E-cigarettes may harm blood vessels

PHILADELPHIA: A new research has shown that people show signs of impaired blood vessel function after just a few puffs of an electronic cigarette.
The Author of the University of Pennsylvania, Dr. Alessandra Caporale said, “We have essentially found that using e-cigarettes is not equivalent to inhaling water vapour.”
She added, “In fact, it can exert acute, detrimental effects on blood vessels even when the liquid does not contain nicotine.”
Dr. Caporale noted in the study that the vaping, sometimes described as a safer alternative to smoking, is after all a harmful activity.
In a previous study, they found that vaping e-cigarettes increased signs of inflammation and causes a form of tissue damage known as oxidative stress.
In the new study, the authors have used magnetic resonance imaging (MRI) to take several measurements of blood vessel function in 31 healthy adults who had never smoked before.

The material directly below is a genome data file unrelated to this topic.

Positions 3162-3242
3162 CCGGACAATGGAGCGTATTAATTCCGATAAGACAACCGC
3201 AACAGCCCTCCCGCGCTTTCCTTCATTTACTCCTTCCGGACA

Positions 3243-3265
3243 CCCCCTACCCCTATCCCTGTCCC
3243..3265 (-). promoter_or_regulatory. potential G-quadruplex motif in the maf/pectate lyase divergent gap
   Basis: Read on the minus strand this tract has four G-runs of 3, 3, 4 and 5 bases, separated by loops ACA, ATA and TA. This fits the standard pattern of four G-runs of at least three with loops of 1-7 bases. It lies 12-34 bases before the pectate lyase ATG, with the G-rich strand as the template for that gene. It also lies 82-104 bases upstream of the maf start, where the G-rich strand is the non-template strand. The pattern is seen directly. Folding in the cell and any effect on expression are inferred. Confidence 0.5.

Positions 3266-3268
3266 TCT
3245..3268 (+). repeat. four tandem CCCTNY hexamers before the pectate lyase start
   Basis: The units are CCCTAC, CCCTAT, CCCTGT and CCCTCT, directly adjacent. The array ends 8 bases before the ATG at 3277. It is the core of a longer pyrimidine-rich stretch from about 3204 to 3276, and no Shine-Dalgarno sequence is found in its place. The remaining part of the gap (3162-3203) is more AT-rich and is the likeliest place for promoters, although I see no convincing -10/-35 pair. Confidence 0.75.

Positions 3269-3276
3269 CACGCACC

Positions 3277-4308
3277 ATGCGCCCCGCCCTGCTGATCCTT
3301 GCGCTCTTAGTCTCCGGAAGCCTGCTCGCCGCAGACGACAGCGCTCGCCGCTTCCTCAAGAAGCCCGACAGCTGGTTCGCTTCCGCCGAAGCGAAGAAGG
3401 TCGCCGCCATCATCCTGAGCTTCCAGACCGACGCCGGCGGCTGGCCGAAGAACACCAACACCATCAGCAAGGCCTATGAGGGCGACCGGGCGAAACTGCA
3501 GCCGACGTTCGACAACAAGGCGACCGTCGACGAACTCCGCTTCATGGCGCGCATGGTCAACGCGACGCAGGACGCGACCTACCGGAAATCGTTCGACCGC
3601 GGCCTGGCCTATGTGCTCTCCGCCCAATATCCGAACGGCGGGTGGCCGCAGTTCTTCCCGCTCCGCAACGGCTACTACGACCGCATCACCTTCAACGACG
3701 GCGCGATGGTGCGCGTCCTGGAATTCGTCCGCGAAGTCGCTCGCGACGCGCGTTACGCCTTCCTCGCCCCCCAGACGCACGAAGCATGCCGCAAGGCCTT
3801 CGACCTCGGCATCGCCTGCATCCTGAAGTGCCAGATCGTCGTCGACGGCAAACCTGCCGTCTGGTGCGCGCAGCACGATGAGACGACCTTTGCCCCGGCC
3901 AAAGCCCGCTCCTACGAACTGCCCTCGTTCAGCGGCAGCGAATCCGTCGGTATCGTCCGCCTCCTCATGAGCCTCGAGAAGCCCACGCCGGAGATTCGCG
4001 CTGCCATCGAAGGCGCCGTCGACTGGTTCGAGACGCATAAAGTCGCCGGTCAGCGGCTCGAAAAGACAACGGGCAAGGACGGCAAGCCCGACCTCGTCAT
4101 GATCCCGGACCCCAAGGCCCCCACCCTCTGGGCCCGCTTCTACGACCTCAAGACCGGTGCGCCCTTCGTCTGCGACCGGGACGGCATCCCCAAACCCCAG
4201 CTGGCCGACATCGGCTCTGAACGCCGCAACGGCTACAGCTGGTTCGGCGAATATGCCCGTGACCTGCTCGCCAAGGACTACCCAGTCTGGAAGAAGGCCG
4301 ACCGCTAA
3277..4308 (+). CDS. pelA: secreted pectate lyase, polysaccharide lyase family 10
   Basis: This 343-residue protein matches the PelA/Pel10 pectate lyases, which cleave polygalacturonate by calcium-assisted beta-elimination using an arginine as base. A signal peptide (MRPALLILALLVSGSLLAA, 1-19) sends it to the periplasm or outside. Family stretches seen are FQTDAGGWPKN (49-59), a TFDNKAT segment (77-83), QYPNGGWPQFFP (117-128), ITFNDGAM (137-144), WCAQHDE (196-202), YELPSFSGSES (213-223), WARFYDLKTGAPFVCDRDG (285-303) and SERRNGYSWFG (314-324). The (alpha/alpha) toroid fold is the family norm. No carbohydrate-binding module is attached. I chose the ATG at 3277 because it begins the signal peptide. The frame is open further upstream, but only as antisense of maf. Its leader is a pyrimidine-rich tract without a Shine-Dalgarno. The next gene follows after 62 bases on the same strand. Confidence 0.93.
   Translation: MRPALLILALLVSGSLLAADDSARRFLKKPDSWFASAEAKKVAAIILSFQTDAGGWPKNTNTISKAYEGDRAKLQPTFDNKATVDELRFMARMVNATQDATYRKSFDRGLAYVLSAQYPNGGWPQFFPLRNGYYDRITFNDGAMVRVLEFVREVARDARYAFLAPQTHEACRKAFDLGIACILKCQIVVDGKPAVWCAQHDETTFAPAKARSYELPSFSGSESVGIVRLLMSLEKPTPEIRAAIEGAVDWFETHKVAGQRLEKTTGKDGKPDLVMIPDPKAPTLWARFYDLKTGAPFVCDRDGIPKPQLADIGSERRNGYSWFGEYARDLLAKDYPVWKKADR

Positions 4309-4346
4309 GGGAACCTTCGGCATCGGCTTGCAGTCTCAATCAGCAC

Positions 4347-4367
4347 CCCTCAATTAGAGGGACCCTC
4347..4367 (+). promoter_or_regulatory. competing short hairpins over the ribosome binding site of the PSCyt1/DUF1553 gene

Dr. Caporale noted that the participants took 16 three-second puffs of an e-cigarette containing propylene glycol, glycerol, and flavouring, but no nicotine.
She added that after vaping, study participants showed several changes indicating that vascular reactivity- which is the ability of healthy blood vessels to widen when necessary- was considerably and significantly impaired.
The researcher said that the changes were temporary, but if repeated over a long period of time could cause inflammation and deterioration of blood vessel health.
The researcher added, “We are far from suggesting that a single episode of vaping translates immediately into atherosclerosis.”
An e-cigarette is a battery-powered device that features a glowing tip and a heating element that turns liquid nicotine into a cloud of vapour that users inhale.
Each drop of liquid lasts for approximately seven puffs, so two drops are roughly equal to one cigarette i.e. fourteen puffs.
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